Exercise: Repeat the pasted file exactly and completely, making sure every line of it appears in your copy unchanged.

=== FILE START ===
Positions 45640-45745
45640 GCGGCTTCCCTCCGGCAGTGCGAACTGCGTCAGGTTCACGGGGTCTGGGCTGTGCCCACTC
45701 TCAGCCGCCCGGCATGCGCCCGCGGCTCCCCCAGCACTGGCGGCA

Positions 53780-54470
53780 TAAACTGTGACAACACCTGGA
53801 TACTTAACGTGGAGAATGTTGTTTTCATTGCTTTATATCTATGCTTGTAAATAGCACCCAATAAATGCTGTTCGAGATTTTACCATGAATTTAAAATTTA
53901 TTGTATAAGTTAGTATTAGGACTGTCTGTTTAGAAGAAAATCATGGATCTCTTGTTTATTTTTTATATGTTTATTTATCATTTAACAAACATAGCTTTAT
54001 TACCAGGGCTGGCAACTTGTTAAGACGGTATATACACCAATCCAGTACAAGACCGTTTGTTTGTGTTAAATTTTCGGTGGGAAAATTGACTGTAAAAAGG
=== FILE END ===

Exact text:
Positions 45640-45745
45640 GCGGCTTCCCTCCGGCAGTGCGAACTGCGTCAGGTTCACGGGGTCTGGGCTGTGCCCACTC
45701 TCAGCCGCCCGGCATGCGCCCGCGGCTCCCCCAGCACTGGCGGCA

Positions 53780-54470
53780 TAAACTGTGACAACACCTGGA
53801 TACTTAACGTGGAGAATGTTGTTTTCATTGCTTTATATCTATGCTTGTAAATAGCACCCAATAAATGCTGTTCGAGATTTTACCATGAATTTAAAATTTA
53901 TTGTATAAGTTAGTATTAGGACTGTCTGTTTAGAAGAAAATCATGGATCTCTTGTTTATTTTTTATATGTTTATTTATCATTTAACAAACATAGCTTTAT
54001 TACCAGGGCTGGCAACTTGTTAAGACGGTATATACACCAATCCAGTACAAGACCGTTTGTTTGTGTTAAATTTTCGGTGGGAAAATTGACTGTAAAAAGG